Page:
In 1800 he had patented the first brick- and tile-making machine. It was not at first lucrative, but Latrobe encouraged him in this project as he did in all others. “Six years ago …,” Latrobe wrote in 1808, “I believe you would have made a tolerable income out of the thing [his tile manufactory]. Now,—I, that is the public are so much in want of such a covering, that I should be willing to risk as much upon the scheme as I could possibly spare. I want a roof that after I have resigned, or been turned out, or am dead, shall not disgrace me by being neglected by my successor. … If you can possibly get a good quality of tile ready this season, I will employ them entirely on the public buildings. …”
Presumably Hadfield took advantage of this offer. Nevertheless, he seems to have remained, if not poverty-stricken, certainly impecunious. In 1814 he had to borrow the modest sum of $132 from a William Rhodes. Ten years later he had not repaid it. He was twice able to produce $5 toward the interest, but that was all. In 1824 he was sued, pleading in his defense the statute of limitations; but the court held against him and decreed that he must pay. Where he found the money we do not know.
In an 1822 letter to Jefferson, he asked the ex-President to tell his sister that “I am in good health and doing well; the former thanks to providence, as to the latter I cannot say much. There is a stagnation in the building line owing to a scarcity of money, that is very injurious both to architects and mechanics. I have for the two preceding seasons been occupied in the building of the City Hall. …”
The City Hall still stands. Although not completed until 1849, it remains essentially as Hadfield designed it. There is no more beautiful building in the District of Columbia and few in America. Hadfield had at last received a commission worthy of his talents. Unsurpassed in its delicate elegance, the building proves that architectural beauty does not depend on ornament.
Hadfield’s architecture was wholly original. In his design for the City Hall, he used ten unfluted Ionic columns, six bearing the central portico and two on each projecting wing. Those at either end, standing in front of portals, seem enframed, as though exhibited as works of art. The critic Harry F. Cunningham wrote in the Journal of the American Institute of Architects : “There are very few buildings in the world … whose proportions are so agreeable and whose details are so refined and correct. I personally have never known another building from which I learned so much of the high art of architecture as I did from the study of the old Court House [the City Hall] in those far away days when I could still climb about a building with a tape line and measure its perfection.”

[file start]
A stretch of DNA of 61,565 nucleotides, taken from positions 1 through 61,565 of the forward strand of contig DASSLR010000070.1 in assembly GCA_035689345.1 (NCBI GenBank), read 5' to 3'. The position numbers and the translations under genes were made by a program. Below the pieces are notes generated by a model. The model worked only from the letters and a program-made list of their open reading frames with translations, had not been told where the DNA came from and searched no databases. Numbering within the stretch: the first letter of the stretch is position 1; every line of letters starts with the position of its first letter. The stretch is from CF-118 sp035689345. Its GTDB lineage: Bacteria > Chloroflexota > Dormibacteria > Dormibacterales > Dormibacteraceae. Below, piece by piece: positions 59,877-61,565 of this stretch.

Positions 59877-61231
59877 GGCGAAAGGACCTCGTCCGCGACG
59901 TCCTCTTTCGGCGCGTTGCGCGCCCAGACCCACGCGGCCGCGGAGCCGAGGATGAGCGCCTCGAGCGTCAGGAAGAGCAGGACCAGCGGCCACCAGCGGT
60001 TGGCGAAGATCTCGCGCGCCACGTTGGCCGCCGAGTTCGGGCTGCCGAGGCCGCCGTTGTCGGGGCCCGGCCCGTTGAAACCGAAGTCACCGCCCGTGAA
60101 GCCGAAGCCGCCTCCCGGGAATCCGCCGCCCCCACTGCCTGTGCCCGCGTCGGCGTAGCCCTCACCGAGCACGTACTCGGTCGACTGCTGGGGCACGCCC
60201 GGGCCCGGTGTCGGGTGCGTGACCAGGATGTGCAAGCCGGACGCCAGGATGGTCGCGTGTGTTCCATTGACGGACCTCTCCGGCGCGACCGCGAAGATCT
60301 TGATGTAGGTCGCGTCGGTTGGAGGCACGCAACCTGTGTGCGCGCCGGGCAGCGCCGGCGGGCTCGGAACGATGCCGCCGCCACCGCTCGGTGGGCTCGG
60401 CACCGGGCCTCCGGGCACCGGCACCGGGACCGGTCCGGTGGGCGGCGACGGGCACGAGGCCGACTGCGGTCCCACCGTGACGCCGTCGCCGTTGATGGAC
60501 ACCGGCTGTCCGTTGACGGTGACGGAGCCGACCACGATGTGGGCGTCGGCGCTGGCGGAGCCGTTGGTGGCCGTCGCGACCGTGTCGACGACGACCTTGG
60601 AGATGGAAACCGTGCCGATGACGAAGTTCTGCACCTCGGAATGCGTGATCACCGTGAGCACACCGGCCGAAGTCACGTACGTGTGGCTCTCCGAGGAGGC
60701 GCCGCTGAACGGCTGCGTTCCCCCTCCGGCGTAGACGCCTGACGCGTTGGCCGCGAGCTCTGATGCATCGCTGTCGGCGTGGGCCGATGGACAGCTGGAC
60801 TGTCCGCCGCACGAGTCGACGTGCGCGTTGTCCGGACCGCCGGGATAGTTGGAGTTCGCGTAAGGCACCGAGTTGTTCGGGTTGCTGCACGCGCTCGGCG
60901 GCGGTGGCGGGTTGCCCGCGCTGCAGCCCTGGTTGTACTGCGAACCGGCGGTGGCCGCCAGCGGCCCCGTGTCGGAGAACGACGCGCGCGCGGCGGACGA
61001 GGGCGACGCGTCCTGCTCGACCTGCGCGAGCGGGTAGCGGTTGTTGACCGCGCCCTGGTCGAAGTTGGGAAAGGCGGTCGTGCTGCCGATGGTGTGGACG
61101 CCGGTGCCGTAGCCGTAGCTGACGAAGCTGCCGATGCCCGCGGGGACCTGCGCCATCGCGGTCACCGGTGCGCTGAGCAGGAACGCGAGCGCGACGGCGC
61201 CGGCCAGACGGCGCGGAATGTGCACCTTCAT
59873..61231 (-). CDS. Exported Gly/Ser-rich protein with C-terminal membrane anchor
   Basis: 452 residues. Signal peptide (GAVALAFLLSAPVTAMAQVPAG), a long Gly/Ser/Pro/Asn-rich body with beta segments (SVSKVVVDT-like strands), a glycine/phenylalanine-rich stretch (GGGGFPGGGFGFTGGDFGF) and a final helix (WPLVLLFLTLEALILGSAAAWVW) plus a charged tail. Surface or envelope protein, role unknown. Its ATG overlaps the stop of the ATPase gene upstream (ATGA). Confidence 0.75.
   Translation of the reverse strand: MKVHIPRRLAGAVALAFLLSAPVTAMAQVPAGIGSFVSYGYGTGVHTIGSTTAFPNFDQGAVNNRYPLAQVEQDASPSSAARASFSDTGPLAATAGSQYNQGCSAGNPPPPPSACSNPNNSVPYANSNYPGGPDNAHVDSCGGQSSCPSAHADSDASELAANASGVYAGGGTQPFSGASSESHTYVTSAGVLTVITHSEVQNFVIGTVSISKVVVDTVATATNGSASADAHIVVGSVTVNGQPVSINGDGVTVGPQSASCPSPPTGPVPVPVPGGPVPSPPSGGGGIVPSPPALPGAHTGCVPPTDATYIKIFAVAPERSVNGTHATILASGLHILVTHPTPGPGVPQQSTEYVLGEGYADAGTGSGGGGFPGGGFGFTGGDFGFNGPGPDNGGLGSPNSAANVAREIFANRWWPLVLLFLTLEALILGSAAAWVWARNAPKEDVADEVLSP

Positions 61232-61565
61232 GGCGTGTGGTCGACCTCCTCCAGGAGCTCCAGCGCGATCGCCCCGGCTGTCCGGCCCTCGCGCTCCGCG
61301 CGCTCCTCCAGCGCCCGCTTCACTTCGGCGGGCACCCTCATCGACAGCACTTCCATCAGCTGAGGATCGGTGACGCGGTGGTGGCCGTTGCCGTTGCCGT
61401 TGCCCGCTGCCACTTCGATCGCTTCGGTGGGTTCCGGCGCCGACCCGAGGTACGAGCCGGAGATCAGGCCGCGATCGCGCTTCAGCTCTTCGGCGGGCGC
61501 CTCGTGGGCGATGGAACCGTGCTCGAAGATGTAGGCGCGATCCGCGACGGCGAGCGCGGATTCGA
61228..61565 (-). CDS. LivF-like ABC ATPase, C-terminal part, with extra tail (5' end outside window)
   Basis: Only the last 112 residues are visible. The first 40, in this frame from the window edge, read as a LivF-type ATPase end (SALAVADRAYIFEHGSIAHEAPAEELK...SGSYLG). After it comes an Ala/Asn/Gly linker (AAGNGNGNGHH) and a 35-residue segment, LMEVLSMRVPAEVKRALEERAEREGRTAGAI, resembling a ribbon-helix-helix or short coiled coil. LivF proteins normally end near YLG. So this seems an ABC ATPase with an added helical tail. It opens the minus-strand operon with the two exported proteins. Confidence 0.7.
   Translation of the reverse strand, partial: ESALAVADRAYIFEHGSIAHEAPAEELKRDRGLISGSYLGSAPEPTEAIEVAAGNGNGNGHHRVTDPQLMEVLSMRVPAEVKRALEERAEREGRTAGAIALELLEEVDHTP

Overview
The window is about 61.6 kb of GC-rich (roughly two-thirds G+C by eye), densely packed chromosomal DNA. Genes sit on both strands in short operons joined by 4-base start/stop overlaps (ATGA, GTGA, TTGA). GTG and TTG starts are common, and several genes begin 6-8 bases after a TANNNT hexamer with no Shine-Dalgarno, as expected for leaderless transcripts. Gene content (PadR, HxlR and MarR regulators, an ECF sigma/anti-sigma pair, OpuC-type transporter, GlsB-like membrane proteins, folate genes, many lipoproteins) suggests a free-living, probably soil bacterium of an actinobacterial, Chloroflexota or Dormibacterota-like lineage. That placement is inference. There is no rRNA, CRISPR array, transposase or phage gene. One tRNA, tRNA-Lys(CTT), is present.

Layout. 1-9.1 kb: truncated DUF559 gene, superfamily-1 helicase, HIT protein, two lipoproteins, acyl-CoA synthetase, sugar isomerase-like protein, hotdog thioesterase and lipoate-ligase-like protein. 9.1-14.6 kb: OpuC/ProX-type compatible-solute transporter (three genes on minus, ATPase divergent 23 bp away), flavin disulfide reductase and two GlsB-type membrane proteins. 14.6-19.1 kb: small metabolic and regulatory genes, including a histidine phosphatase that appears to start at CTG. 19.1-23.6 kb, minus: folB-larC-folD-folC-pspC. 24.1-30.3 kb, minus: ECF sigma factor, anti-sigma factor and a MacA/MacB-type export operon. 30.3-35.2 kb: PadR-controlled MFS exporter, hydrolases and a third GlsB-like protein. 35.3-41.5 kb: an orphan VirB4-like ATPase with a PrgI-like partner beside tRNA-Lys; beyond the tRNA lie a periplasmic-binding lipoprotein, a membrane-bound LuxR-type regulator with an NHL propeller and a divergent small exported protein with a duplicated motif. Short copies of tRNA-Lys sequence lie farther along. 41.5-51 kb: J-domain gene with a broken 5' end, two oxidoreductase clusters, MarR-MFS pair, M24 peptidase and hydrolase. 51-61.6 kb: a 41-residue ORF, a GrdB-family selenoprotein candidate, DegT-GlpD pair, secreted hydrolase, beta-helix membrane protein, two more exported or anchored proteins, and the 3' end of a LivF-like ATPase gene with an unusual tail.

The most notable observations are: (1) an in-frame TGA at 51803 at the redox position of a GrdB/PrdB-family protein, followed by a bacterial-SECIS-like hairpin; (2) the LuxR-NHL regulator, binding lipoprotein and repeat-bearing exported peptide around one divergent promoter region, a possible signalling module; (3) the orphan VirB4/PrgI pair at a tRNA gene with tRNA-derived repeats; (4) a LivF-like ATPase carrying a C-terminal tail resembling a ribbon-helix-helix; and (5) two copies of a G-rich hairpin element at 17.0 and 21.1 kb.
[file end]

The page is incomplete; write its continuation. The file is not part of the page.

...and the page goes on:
One last masterpiece remains to be mentioned. The loveliest of Hadfield’s designs, though now falling into disrepair, still survives. It is the Van Ness Mausoleum in Oak Hill Cemetery in Georgetown. A circular building of brick and stone, it was inspired by the Temple of Vesta, which Hadfield had seen and sketched during his Roman sojourn. Like the Old Courthouse, the mausoleum is a jewel of proportion and refinement, now moldering away in its isolated but lovely setting.
The Van Ness Mausoleum was completed in 1826, the year of Hadfield’s death. Perhaps with some intuition of his coming dissolution—he was ill of dropsy—he bought four sites in the Congressional Cemetery. He was close friends with a family named Elliot and seems to have given two of his burial sites to them. The fourth plot remains vacant. The gravestone marking William Elliot’s tomb is a beautiful broken column on a high base. It towers over Hadfield’s grave, which is only a small stone with the lettering George Hadfield Architect 1826 . The solitary expatriate—brilliant and unhappy—was modest to the end.